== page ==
Furthermore, the user may input information describing the physical location of a specified alarm location in other ways, as will be apparent to the person skilled in the art. For example, if the user has access to navigational or mapping co-ordinates, they may be input directly using the keypad 2. In any case, the keypad is representative of an input device and as such other variations or alternatives may be provided. Where a keypad is maintained, it could be provided in the form of a full alpha-numeric keypad or in the form of just several buttons.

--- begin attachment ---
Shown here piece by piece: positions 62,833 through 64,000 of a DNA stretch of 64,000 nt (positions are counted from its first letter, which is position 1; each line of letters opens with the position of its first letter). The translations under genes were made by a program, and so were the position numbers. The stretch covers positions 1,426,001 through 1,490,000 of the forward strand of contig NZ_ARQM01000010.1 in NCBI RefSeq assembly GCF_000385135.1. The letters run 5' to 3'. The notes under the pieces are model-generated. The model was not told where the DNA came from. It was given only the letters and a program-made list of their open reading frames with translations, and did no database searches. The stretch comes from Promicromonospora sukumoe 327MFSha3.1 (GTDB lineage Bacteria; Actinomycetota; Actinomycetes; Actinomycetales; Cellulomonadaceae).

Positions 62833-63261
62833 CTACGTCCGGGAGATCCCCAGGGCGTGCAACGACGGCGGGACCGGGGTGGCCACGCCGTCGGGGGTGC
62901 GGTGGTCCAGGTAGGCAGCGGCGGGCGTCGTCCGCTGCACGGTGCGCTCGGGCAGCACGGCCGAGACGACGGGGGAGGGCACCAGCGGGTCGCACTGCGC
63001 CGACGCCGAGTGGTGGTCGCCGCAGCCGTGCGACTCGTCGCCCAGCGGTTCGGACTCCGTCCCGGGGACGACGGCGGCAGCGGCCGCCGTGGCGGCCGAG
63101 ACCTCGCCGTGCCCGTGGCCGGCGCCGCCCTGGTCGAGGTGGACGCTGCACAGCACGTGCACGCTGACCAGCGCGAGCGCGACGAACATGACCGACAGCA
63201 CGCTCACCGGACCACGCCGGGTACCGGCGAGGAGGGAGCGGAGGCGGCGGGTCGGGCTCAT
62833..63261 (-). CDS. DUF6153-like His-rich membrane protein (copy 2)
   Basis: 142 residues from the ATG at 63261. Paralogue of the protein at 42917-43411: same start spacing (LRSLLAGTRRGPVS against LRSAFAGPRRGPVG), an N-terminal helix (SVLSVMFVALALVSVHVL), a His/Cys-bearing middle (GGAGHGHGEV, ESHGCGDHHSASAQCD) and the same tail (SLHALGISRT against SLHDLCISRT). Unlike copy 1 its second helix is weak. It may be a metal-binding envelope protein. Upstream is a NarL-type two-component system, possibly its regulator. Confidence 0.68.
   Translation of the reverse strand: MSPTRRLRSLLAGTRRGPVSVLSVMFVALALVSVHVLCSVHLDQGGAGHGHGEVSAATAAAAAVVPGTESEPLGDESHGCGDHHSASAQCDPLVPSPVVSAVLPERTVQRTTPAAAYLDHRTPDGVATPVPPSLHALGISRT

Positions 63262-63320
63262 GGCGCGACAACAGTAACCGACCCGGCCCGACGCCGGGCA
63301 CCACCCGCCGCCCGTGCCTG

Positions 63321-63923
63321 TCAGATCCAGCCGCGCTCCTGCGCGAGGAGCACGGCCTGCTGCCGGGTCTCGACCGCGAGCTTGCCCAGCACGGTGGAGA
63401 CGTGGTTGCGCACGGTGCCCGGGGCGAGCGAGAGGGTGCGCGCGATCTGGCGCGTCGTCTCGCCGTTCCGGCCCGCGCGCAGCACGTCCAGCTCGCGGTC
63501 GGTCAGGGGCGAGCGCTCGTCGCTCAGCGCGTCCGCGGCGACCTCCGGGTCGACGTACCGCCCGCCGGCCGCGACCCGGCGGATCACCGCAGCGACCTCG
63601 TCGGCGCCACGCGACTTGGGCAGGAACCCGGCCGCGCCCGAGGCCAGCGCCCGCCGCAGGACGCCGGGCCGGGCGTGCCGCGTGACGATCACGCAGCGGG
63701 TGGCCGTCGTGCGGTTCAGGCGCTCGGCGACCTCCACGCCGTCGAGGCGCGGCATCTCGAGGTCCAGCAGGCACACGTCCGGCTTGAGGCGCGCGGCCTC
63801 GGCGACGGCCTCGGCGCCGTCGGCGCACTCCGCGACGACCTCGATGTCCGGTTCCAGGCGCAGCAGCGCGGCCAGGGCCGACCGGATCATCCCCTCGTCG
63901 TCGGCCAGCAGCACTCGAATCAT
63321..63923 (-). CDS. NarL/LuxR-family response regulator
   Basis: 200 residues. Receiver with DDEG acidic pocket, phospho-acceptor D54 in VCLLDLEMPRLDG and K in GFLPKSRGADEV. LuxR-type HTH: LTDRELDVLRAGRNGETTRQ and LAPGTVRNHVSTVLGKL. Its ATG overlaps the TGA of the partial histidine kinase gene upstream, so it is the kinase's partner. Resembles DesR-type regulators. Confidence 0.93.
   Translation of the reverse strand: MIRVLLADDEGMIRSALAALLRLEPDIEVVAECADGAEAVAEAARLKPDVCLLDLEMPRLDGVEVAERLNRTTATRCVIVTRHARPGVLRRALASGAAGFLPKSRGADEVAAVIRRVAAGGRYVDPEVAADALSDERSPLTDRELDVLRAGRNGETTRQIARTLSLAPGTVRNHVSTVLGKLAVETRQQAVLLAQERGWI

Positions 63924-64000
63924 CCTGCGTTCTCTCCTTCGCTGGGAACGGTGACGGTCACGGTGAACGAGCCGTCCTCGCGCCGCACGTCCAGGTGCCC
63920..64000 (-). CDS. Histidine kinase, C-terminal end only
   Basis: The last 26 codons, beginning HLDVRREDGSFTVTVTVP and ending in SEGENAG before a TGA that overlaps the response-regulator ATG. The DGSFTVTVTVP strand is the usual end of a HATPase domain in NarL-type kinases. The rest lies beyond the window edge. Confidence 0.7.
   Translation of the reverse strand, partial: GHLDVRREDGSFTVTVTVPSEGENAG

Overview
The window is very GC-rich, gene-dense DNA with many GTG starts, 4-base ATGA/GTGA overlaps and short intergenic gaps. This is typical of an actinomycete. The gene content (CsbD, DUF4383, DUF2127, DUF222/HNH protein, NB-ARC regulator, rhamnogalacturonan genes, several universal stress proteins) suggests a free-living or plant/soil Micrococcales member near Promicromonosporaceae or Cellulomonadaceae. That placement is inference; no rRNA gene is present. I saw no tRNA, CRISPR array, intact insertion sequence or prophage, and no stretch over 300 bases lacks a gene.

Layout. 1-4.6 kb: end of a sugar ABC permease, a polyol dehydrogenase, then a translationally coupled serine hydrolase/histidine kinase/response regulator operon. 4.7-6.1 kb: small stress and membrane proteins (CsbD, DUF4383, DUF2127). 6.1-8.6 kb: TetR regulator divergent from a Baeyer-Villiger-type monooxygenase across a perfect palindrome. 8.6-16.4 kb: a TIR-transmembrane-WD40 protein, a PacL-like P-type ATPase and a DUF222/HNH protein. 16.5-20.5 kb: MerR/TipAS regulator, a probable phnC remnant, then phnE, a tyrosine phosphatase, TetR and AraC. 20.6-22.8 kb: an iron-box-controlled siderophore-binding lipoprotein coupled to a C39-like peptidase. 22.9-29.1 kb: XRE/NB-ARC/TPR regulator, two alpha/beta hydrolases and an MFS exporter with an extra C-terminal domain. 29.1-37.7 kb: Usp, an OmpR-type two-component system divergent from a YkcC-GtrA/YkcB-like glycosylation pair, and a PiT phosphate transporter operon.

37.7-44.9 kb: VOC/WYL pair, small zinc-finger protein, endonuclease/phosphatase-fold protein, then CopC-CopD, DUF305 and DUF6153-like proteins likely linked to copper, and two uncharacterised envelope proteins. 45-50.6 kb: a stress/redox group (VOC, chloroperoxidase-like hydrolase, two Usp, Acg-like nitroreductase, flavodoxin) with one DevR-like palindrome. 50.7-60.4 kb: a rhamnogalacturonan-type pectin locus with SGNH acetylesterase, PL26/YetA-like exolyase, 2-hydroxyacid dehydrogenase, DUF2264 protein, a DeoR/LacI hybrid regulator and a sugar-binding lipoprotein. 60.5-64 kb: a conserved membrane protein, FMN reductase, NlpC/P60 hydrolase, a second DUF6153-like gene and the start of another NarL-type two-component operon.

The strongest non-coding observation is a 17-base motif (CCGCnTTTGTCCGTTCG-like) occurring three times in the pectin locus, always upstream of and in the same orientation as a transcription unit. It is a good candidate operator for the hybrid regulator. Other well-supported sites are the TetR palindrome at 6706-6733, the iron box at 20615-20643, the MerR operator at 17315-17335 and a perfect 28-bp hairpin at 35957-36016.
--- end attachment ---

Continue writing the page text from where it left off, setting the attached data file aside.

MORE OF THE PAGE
Other variations include, for example, where the output signal generating means may produce an output signal capable of triggering an event. Such events include presentation of a news feature, reproduction of music or some other event. It is also possible to stipulate that in order for the output signal generating means to generate an output signal, further criteria must be fulfilled together with the requirement that the current location is substantially the same as the specified alarm location. For example, when the current location is substantially the same as a specified alarm location, an output signal will only be generated on particular days of the week, or within a certain time of day. It is envisaged that where the user activity can also be established, for example whether the user is walking, driving, sitting at a desk and so forth, the presently established activity of the user may also be used in determining whether an output signal will be generated.